Currently open at the Arthur M. Sackler Gallery in Washington, DC.
This is an exhibition about a painting that does not exist. A rescued fragment of the large painting, numerous figure studies, and the frame that Whistler decorated specifically for the finished work are among the tantalizing clues that hint at the masterpiece that might have been.
The saga began in 1867, when American artist James McNeill Whistler (1834–1903) received a commission from a promising new patron, the nouveau riche shipping magnate Frederick Richards Leyland (1832–1892). Leyland paid the artist to create a “symphony in white,” the fourth in a series of figurative works in which Whistler experimented with idealized arrangements of color and form. If Whistler had completed the large painting, it would have hung opposite his Princesse du pays de la porcelaine (Princess from the Land of Porcelain) in Leyland’s dining room in London.
For ten years Whistler painted and repainted the picture that he called The Three Girls, yet he was never satisfied with it. His act of creative exuberance in redecorating Leyland’s dining room as Harmony in Blue and Gold: The Peacock Room in 1876 and 1877 both produced a masterpiece and destroyed the friendship between artist and patron. Soon thereafter Whistler destroyed The Three Girls as well.
The story of Whistler’s decade of work on The Three Girls, his numerous studies, and his countless repaintings follows the artist’s path to aesthetic mastery. The destruction of the never-completed picture and the afterlife of its repurposed frame illuminate Whistler’s less-rarified preoccupation with patronage, payment, and professional reputation. These themes are at the heart of the complementary exhibition Peacock Room REMIX: Darren Waterston’s Filthy Lucre, which reimagines Whistler’s decorative masterpiece as a site of creative destruction. To learn more visit The Lost Symphony website.
The Portland Press Herald reports on Colby College Museum of Art’s upcoming Whistler exhibition in “Colby Shows Off Its Whistlers.” Find out more about Whistler and the World: The Lunder Collection of James McNeill Whistler, which opens on Thursday, September 24th.
Margaret F. MacDonald, noted Whistler scholar and Honorary Professor Emerita at the University of Glasgow, maintains a blog on her Whistler related activities, research, and findings. She recently updated it with a posting on Note in Blue and Opal: Jersey from 1881 and Whistler’s travels to the Channel Islands. Read more here.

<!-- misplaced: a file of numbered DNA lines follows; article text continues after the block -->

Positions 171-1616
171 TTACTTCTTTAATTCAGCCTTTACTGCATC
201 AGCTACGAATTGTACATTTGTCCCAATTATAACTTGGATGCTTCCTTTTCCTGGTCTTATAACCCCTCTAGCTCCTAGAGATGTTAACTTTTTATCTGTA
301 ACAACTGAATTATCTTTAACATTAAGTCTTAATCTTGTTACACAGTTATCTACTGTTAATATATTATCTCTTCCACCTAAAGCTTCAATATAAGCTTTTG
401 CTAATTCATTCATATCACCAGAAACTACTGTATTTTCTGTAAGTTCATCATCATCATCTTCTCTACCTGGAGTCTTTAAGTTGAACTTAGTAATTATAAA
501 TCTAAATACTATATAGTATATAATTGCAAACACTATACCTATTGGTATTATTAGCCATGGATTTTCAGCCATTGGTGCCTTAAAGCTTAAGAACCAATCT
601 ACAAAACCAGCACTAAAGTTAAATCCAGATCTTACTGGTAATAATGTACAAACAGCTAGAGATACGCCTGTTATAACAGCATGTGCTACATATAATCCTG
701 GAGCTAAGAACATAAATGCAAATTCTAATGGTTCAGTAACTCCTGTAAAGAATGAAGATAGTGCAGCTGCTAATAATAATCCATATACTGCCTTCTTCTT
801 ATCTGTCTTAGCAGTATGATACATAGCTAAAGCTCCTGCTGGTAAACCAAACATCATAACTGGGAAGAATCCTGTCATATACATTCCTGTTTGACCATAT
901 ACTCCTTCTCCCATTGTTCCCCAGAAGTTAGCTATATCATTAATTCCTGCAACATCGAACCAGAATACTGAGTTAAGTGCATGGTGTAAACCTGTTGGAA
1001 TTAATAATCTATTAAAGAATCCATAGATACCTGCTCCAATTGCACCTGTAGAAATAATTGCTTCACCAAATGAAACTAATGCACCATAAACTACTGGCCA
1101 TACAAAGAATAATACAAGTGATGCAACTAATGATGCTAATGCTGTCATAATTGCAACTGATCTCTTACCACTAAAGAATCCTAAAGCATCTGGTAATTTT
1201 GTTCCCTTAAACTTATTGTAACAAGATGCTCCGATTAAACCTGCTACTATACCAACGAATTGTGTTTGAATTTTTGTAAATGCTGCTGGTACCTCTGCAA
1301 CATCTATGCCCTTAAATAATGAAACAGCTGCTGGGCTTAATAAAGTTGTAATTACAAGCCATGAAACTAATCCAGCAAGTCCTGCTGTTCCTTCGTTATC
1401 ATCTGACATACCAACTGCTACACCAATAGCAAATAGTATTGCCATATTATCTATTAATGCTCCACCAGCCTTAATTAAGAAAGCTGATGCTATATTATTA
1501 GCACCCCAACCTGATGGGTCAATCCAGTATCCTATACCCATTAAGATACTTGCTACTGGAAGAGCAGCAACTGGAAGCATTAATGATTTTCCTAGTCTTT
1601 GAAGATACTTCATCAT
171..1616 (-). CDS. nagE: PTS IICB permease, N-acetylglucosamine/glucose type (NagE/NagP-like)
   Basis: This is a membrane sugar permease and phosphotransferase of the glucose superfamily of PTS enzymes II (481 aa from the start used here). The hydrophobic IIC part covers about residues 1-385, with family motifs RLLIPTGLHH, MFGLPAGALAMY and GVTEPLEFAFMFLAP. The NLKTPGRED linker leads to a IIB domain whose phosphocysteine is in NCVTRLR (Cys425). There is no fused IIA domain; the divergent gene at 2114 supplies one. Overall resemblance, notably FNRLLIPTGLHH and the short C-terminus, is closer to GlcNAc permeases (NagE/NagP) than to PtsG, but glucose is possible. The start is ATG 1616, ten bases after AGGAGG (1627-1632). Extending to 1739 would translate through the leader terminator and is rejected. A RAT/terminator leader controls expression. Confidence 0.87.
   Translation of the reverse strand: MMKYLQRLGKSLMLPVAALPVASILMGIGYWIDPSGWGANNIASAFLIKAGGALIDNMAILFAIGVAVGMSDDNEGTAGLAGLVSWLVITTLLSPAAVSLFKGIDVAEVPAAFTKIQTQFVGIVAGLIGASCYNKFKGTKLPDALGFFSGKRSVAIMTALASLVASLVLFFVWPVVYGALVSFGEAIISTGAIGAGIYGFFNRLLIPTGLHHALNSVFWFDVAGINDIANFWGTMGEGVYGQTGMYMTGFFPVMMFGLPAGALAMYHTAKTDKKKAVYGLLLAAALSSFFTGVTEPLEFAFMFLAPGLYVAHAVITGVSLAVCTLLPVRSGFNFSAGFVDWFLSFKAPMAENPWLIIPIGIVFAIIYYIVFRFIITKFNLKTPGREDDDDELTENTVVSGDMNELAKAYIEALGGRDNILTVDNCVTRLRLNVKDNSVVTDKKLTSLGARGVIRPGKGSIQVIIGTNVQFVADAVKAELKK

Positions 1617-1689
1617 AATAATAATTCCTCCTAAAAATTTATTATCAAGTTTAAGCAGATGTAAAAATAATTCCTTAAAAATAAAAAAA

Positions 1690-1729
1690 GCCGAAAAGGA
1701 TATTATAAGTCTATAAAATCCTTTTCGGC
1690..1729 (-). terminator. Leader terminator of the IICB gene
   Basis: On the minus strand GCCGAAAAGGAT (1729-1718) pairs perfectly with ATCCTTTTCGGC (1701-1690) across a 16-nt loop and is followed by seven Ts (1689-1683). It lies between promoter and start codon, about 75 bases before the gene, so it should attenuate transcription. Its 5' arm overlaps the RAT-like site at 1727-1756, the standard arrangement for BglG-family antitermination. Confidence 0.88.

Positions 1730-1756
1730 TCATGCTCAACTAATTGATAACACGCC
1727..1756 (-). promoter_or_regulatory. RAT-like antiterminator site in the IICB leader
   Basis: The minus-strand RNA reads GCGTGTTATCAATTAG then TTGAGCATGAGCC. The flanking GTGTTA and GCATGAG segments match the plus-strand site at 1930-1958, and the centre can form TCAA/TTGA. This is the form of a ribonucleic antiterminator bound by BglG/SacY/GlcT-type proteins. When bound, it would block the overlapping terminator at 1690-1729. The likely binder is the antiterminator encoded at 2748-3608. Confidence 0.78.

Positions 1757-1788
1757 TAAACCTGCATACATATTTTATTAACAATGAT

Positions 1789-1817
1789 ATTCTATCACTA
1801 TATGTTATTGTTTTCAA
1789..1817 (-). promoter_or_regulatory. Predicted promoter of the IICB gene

On October 15, 2015 the Colby College Museum of Art will host a one day symposium, Whistler: Nature and Nation. Generously supported by a grant from the Terra Foundation for American Art, the symposium is dedicated to the exploration of how the American artist James McNeill Whistler reimagined ideas of nature and nation in light of his international contexts and experiences. Speakers include leading scholars on Whistler and the history of American Art. Click on the save-the-date for a list of speakers. Please contact Justin McCann at jbmccann(Replace this parenthesis with the @ sign)colby.edu for more information.
Terrific piece by Peter Schjeldahl of the New Yorker on Whistler’s Mother currently on view at The Clark in Williamstown, MA.
Colby College Museum of Art’s Whistler and the World: The Lunder Collection of James McNeill Whistler began printing today at Meridian Printing in East Greenwich, RI. The catalogue, which includes twenty-four essays and features the entire collection of over 300 Whistlers, will be available in mid-September. The exhibition of the same name opens on September 24th at the museum in Waterville, ME.
As part of the Terra Foundation Artbeat special, Chicago Tonight interviews exhibition co-curators Victoria Sancho Lobis and Meg Hausberg as they take viewers inside Whistler and Roussel: Linked Visions on view at the Art Institute of Chicago until September 27.
As part of the exhibition Whistler and Roussel: Linked Visions, the Art Institute of Chicago have put together an interactive feature that maps the artistic networks of Whistler and Theodore Roussel. See who is connected to who and how ideas, images, and practices circulated in this vibrant community of artists, dealers, collectors, and printers.